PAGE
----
Strength Training for Beginners
A 2-3 day/wk, full body weight training program designed to introduce barbell exercises and basic compound exercises to novice lifters while improving strength and hypertrophy.
The Beginner program is an introductory weight training routine designed to familiarize new lifters with a few standard movement patterns and the barbell. The Beginner is ideally meant to serve as a temporary (2-6+ month) learning period to help new lifters transition to more intense and higher frequency routines. If you’re interested in incorporating a more serious weight training program into your routine but don’t know where or how to begin, this is the place to start. This program is also great for those who have been out of the gym for an extended period of time.
The Beginner program emphasizes strength development. It consists of two alternating days that are performed 2-3 times per week. Each day contains only four compound exercises. I recommend new lifters start with the twice per week version and maintain that training frequency until they stop seeing consistent progress. Increase your weekly training frequency to 3X when 2X stops being effective.
Simplified versions of these two days are listed below.
All working sets should be performed with a challenging weight (RPE 7+), but avoid failure. Leave 1-2 reps in reserve. Aim to add a moderate amount of weight (5-10 lbs) to your lifts weekly or increase reps (up to 8). When 3×8 is consistently repeatable, drop the reps back to 6 and add a little weight. Give yourself 48-72 hours of rest between sessions. The simplified version shows both the standard working set exercises and their modifications, from most to least difficult.
How long should you spend in the learning phase? There’s not an exact duration for the initial A/B split, but all new lifters should spend at least 2-3 months on this program. Closely monitor your weekly progress to determine when you’ve reached an intermediate experience level which is defined by a strength plateau. When you stop improving from the same basic workouts, it’s time to move on. Some may reach this point after 2-3 months while others might continue progressing up to a year. Listen to your body, do what’s best for you, move on when you’re ready, but do not rush it. The more strength you build at the beginning, the heavier your high volume work will be later.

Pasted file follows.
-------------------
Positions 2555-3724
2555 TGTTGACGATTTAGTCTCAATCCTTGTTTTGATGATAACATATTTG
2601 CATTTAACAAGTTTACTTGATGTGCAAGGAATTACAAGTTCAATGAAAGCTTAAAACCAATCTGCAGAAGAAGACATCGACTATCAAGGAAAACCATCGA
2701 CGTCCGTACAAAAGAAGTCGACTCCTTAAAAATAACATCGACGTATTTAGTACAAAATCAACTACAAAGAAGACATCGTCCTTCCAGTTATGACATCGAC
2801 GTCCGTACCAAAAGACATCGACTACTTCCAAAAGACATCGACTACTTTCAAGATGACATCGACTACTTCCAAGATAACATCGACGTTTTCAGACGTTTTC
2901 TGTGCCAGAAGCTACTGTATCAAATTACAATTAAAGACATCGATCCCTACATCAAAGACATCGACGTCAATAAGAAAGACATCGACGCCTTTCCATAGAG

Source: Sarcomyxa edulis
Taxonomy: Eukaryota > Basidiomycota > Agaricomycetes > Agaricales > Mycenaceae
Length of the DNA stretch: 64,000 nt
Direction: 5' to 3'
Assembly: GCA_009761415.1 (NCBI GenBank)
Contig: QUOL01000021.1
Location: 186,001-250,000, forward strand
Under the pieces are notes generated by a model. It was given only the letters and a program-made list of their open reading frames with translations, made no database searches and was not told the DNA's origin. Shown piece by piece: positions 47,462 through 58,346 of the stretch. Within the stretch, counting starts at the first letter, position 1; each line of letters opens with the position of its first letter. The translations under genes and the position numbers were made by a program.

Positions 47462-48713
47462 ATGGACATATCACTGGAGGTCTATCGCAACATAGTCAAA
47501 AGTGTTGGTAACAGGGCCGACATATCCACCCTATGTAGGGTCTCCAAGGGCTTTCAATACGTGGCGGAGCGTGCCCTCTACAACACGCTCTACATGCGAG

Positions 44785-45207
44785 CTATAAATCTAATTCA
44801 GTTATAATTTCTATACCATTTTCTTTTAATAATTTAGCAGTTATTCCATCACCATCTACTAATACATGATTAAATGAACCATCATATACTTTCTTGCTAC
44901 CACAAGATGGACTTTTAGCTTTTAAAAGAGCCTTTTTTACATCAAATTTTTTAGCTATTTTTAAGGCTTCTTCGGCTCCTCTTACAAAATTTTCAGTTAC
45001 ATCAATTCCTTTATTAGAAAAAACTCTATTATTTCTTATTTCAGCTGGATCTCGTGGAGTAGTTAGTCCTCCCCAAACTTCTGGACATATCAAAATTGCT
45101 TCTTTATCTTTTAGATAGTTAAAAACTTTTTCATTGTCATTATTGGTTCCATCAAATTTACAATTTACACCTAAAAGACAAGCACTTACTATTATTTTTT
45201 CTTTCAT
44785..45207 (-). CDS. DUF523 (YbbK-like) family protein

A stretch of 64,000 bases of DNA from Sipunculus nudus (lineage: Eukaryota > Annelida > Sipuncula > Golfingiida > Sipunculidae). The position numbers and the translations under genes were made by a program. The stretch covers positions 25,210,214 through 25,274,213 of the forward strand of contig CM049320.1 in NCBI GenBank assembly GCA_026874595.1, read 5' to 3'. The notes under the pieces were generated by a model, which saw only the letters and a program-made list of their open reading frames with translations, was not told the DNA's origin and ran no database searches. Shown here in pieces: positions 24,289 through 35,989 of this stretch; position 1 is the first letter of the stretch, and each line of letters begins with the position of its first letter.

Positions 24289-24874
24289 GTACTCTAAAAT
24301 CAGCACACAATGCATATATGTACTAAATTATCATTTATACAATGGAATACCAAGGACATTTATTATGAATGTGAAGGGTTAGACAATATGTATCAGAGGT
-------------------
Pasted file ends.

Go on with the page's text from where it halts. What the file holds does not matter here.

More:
If you plateau on the Beginner but don’t want to change the routine significantly, modify the rep scheme by adding some simple progressive overloading. Instead of 3×6 for all lifts, run a four week cycle with 12/10/8/6 weekly rep counts. (3×12 for all lifts week one, 3×10 for all lifts week two, etc.) Similar to the standard program, keep repeating this cycle until you stop seeing progress.
Download the full program using the link above to view all exercise details, terms/abbreviations, and supplemental fat loss cardio.
Why is Strength Important?
Learning to Lift
The following is an excerpt from chapter one of Fitness & Nutrition Programming for Beginners. This introduction to resistance training should help new lifters understand why strength training is essential at the beginning and how to implement it most effectively. Check out the full book for more information.
“Before we dive into resistance training fundamentals, it’s important to first cover some guidelines for new lifters to ensure maximum beginner gains are made before moving on to advanced programs.
If you’re untrained or have little to no recent exercise experience, you’re basically superhuman and most standard resistance training rules won’t apply to you. As a beginner, you’ll make massive weekly leaps in strength, muscular size, and cardiovascular endurance. Good program design or bad, you’ll continue to improve. But the bad habits that initially worked well will eventually become ineffective and impede future growth. To set yourself up for long-term success, take advantage of this accelerated progress phase by properly learning the basics and implementing smart habits.
How should beginners start?
First, set a goal for yourself and have a clearly defined reason to train. Interested in bodybuilding? Great. Want to improve strength so you’re better on the Pilates reformer? Fantastic. There’s no wrong answer here. Be sure to know what you’re working towards. All programs need direction.
Next, focus on building a solid foundation of strength. Strong muscles increase our growth potential and improve the quality of non-lifting activities like running, climbing, dancing, etc. All aspects of your life will improve if you can move with less effort.